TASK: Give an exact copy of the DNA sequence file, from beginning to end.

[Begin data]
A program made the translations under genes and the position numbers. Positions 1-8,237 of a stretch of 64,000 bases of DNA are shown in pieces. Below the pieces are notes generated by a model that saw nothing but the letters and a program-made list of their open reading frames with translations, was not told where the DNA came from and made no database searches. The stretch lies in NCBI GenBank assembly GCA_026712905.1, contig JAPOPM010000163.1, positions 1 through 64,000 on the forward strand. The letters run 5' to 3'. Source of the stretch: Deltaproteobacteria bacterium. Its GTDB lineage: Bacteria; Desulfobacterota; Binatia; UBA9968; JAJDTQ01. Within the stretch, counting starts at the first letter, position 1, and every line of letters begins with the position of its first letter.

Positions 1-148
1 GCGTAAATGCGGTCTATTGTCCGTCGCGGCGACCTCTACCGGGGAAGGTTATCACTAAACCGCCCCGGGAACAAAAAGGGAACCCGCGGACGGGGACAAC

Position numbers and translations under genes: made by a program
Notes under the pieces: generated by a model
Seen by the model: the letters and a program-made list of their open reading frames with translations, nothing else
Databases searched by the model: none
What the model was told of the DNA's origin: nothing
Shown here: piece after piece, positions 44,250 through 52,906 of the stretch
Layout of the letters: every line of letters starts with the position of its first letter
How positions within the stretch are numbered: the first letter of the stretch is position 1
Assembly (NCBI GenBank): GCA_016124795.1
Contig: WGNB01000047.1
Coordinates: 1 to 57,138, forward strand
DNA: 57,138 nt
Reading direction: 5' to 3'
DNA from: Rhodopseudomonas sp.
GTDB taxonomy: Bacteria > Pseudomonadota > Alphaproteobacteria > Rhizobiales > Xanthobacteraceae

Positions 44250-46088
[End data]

A program made the translations under genes and the position numbers. Positions 1-8,237 of a stretch of 64,000 bases of DNA are shown in pieces. Below the pieces are notes generated by a model that saw nothing but the letters and a program-made list of their open reading frames with translations, was not told where the DNA came from and made no database searches. The stretch lies in NCBI GenBank assembly GCA_026712905.1, contig JAPOPM010000163.1, positions 1 through 64,000 on the forward strand. The letters run 5' to 3'. Source of the stretch: Deltaproteobacteria bacterium. Its GTDB lineage: Bacteria; Desulfobacterota; Binatia; UBA9968; JAJDTQ01. Within the stretch, counting starts at the first letter, position 1, and every line of letters begins with the position of its first letter.

Positions 1-148
1 GCGTAAATGCGGTCTATTGTCCGTCGCGGCGACCTCTACCGGGGAAGGTTATCACTAAACCGCCCCGGGAACAAAAAGGGAACCCGCGGACGGGGACAAC

Position numbers and translations under genes: made by a program
Notes under the pieces: generated by a model
Seen by the model: the letters and a program-made list of their open reading frames with translations, nothing else
Databases searched by the model: none
What the model was told of the DNA's origin: nothing
Shown here: piece after piece, positions 44,250 through 52,906 of the stretch
Layout of the letters: every line of letters starts with the position of its first letter
How positions within the stretch are numbered: the first letter of the stretch is position 1
Assembly (NCBI GenBank): GCA_016124795.1
Contig: WGNB01000047.1
Coordinates: 1 to 57,138, forward strand
DNA: 57,138 nt
Reading direction: 5' to 3'
DNA from: Rhodopseudomonas sp.
GTDB taxonomy: Bacteria > Pseudomonadota > Alphaproteobacteria > Rhizobiales > Xanthobacteraceae

Positions 44250-46088